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Getting yourself motivated to take courses for your CLE can sometimes be quite challenging. This is especially true if you have a busy schedule. This lack of motivation and time is something that every educated professional will more than likely deal with at one time or another. While I most certainly am not a lawyer, I too must find time to take courses that will benefit my own career.

I recently came across an article on titled, Beyond Biglaw: Back To School (Or, Some Tips About Continuing Legal Education), written by Gaston Kroub. Mr. Kroub comes up with several good points that can not only help other attorneys stay on top of their CLE, but also help them enjoy taking the courses. They include:

  • Using technology to better locate and take courses.
  • What types of courses attorneys can take.
  • How teaching CLE can contribute to your own education.

The advice Mr. Kroub gives in this article helped motivate me to stop putting off the enhancement of my own education, and I’m sure it can help motivate you. To view the full article, click here.

Copyright: Andriy Popov

Trial Reviews How David Beats Goliath

Trial Magazine Cover June 2012How David Beats Goliath – Access to Capital for Contingent-Fee Law Firms was reviewed in the June 2012 publication of Trial.  Reviewer Douglass F. Noland gave a very thorough, detailed and fair review of the book.  Here are a few brief excerpts:

“Author Michael Swanson’s How David Beats Goliath is a must-read for any lawyer who works on contingent-fee cases.”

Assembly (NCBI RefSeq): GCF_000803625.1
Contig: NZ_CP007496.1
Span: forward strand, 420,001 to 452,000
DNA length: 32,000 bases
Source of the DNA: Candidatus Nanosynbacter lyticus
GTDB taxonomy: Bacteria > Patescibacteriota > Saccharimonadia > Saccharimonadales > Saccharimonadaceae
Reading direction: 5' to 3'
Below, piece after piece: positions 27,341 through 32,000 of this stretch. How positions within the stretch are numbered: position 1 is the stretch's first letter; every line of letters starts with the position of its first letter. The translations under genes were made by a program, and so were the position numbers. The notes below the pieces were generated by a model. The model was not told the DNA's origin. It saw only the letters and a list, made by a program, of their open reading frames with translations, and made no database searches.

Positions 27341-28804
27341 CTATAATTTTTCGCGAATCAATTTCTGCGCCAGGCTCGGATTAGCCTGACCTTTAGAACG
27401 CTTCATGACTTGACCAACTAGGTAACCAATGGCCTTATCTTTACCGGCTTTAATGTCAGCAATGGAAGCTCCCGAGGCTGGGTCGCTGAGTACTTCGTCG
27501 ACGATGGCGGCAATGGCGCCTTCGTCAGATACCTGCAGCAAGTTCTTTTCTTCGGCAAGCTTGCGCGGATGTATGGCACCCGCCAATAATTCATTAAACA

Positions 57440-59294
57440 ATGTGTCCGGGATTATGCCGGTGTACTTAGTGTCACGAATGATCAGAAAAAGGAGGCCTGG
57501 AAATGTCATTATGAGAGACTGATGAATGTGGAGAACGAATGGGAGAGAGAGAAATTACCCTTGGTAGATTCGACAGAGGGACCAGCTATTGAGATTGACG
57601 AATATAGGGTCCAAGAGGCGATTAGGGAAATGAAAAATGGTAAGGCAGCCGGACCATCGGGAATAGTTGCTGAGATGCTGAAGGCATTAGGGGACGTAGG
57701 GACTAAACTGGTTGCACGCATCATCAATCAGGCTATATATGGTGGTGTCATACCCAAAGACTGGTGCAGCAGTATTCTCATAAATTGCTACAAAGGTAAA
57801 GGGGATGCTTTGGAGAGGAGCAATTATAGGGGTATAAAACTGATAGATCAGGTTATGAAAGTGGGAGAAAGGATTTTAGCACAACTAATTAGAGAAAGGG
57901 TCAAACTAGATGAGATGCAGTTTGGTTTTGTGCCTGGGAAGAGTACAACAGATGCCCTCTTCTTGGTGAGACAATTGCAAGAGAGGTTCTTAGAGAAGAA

“Swanson explains, in a straightforward way, how to maintain your firm’s cash flow and how to level the playing field against your opponents.”

“If Swanson’s strategy is applied faithfully, lawyers may lessen their worries about financing their cases, so they can concentrate more on the cases themselves.”

To read the complete review, click here. To purchase a copy of How David Beats Goliath, click here.

Managing Tax Records

The IRS recently released an informative bulletin regarding the management of your tax records.  As a Certified Public Accountant, I am often asked, “How long do I need to keep my tax returns after I’ve filed?”  Here are some of the tips shared from the IRS’ release:

  • Normally, tax records should be kept for three years.
  • Some documents — such as records relating to a home purchase or sale, stock transactions, IRA and business or rental property — should be kept longer.
  • In most cases, the IRS does not require you to keep records in any special manner. Generally speaking, however, you should keep any and all documents that may have an impact on your federal tax return.
  • Records you should keep include bills, credit card and other receipts, invoices, mileage logs, canceled, imaged or substitute checks, proofs of payment, and any other records to support deductions or credits you claim on your return.

For more information, click here to read the release.  The IRS also recommends reviewing Publication 552, Recordkeeping for Individuals, for more details regarding tax documentation.

Kelly A. O’Leary, CPA, CGMA, MBA, CITP
Director of Finance and Administration